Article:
9. Hassanzadeh Bashtian, M., Latifnejad Roudsari, R., & Sadeghi, R. (2017). Effects of Acupuncture on Anxiety in Infertile Women: A Systematic Review of the Literature. Journal of Midwifery and Reproductive Health, 5(1), 842-848. doi: 10.22038/jmrh.2016.7949.
10. Smith, CA., Armour, M., Sheqamene, Z., Tan, HY., Norman, RJ., Johnson, NP. Acupuncture performed around the time of embryo transfer: a systematic review and meta-analysis. Reprod Biomed Online. 2019: Marc:38(3):364-379.
11. Okhowat J, Murtinger M, Schuff M, et al. Massage therapy improves in vitro fertilization outcome in patients undergoing blastocyst transfer in a cryo-cycle. Altern Ther Health Med. 2015;21(2):16–22
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18. Fogarty, S., Harris, D., Zaslawski, C., McAinch, A. J., & Stojanovska, L. (2010). Acupuncture as an Adjunct Therapy in the Treatment of Eating Disorders: A Pilot Study. Complement Ther Med, 18(6), 227-276.
19. Fogarty, S., Smih, C., Touyz, S., Madden, S., Buckett, G., & Hay, P. (2013). Patients with anorexia nervosa receiving acupuncture or acupressure; their view of the therapeutic encounter. Complement Ther Med. doi: 10.1016/j.ctim.2013.08.015.
20. Amorin D, Amado J, Brito I, Fiuza SM, Amorin N, Costeira C et al. Acupuncture and electroacupuncture for anxiety disorders: A systematic review of the clinical research. Complementary Therapies in Clinical Practice. 2018;31:31-7
21. Yuan, Q.-l. et al. Acupuncture for musculoskeletal pain: A meta-analysis and meta-regression of sham-controlled randomized clinical trials. Sci. Rep. 6, 30675; doi: 10.1038/srep30675 (2016).
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23. Vickers AJ, Vertosick EA, Lewith G, et al. Acupuncture for Chronic Pain: Update of an Individual Patient Data Meta-Analysis. J Pain. 2018;19(5):455‐474. doi:10.1016/j.jpain.2017.11.005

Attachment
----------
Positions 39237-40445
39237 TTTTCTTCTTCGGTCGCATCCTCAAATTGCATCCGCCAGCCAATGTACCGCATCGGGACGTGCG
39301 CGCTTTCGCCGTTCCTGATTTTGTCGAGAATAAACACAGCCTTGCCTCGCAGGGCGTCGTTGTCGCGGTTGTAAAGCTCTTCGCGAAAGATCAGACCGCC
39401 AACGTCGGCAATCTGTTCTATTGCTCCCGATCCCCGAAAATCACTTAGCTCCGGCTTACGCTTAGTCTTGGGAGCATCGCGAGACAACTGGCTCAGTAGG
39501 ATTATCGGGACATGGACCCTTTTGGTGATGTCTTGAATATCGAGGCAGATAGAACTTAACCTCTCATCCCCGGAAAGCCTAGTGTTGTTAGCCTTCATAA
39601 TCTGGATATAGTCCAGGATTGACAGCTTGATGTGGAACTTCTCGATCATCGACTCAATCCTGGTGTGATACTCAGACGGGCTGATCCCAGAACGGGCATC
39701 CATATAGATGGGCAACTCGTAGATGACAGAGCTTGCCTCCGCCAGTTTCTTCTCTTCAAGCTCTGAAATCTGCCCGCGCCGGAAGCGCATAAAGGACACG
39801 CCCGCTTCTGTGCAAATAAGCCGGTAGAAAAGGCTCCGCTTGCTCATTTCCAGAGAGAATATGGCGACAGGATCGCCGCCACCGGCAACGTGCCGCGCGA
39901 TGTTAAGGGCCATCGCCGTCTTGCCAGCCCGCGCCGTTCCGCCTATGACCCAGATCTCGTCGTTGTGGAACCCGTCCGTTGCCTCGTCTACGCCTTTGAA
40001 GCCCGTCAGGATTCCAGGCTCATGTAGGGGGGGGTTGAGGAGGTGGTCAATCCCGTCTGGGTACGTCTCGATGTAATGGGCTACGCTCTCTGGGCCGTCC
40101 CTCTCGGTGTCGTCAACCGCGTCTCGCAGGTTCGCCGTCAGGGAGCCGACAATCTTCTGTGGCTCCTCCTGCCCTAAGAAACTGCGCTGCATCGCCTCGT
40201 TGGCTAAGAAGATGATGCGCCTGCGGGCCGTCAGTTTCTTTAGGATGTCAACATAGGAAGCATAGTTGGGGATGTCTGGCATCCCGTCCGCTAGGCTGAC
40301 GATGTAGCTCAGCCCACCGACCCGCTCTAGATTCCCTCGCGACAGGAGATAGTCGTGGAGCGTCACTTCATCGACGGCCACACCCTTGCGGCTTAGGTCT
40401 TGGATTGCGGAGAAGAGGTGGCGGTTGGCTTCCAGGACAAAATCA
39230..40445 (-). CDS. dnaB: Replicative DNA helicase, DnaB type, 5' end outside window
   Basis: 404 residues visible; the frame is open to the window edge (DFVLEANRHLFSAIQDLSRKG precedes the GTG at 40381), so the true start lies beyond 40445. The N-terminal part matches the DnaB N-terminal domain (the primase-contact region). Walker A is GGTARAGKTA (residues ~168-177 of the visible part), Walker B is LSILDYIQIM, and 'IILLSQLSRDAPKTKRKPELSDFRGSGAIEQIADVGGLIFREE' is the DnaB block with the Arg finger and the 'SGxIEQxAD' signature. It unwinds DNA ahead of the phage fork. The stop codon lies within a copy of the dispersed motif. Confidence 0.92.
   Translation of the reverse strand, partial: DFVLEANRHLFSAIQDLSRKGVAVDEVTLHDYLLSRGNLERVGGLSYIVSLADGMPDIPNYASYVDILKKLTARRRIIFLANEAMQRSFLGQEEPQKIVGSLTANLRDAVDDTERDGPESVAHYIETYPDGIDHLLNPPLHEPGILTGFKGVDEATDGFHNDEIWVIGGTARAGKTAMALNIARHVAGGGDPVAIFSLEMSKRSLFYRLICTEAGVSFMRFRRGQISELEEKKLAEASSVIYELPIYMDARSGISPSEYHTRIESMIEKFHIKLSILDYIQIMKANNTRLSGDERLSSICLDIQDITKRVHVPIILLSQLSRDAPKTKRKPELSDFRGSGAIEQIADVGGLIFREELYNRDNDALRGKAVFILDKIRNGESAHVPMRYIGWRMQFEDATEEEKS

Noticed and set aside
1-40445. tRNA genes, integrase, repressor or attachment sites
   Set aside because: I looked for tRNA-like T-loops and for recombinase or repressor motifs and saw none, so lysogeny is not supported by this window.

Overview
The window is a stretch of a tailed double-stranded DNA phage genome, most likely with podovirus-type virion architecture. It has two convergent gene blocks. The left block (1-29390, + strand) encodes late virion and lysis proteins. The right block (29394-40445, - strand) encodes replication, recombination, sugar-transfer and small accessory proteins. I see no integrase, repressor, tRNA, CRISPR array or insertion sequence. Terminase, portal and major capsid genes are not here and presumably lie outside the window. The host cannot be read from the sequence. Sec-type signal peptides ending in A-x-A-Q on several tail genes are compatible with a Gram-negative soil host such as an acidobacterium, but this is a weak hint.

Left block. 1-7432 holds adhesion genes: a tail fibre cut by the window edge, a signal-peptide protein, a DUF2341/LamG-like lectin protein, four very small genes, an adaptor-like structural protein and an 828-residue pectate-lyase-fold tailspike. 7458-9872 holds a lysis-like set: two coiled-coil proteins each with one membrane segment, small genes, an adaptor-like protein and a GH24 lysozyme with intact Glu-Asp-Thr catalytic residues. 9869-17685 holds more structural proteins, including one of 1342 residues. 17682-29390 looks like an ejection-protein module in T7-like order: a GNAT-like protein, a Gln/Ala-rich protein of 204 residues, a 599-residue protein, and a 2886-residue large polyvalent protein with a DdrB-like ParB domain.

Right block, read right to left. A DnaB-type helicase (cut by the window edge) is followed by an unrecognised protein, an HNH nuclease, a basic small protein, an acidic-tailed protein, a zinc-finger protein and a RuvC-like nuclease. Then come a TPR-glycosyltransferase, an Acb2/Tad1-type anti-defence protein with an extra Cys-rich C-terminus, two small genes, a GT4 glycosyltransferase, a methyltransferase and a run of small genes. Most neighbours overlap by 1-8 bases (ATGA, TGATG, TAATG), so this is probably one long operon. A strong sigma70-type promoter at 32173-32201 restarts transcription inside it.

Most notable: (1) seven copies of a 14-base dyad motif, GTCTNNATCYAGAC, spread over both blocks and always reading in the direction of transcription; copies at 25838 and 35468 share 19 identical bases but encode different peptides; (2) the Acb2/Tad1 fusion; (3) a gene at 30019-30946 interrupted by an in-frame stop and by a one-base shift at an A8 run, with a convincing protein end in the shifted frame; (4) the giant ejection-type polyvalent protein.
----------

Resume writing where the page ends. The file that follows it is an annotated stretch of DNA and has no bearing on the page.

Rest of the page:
24. Chiu HY, Hsieh YJ, Tsai PS. Systematic review and meta-analysis of acupuncture to reduce cancer-related pain. Eur J Cancer Care (Engl). 2017;26(2):10.1111/ecc.12457. doi:10.1111/ecc.12457
25. Matthews A, Haas DM, O'Mathúna DP, Dowswell T. Interventions for nausea and vomiting in early pregnancy. Cochrane Database of Systematic Reviews 2015, Issue 9. Art. No.: CD007575. DOI: 10.1002/14651858.CD007575.pub4.
26. Sniezek, D. P., & Siddiqui, I. J. (2013). Acupuncture for Treating Anxiety and Depression in Women: A Clinical Systematic Review. Medical Acupuncture, 25(3), 164–172. http://doi.org/10.1089/acu.2012.0900.
27. Van Ravesteyn, L. M., Lambregtse – van den Berg, M. P., Hoogendijk, W. J. G., & Kamperman, A. M. (2017). Interventions to treat mental disorders during pregnancy: A systematic review and multiple treatment meta-analysis. PLoS ONE, 12(3), e0173397. http://doi.org.ezproxy.uws.edu.au/10.1371/journal.pone.0173397.
28. Betts D. (2004). The use of acupuncture as a routine pre-birth treatment. Journal of Chinese Medicine, 76, 5–9.
29. Smith CA, Armour M, Dahlen HG. Acupuncture or acupressure for induction of labour. Cochrane Database of Systematic Reviews 2017, Issue 10. Art. No.: CD002962. DOI: 10.1002/14651858.CD002962.pub4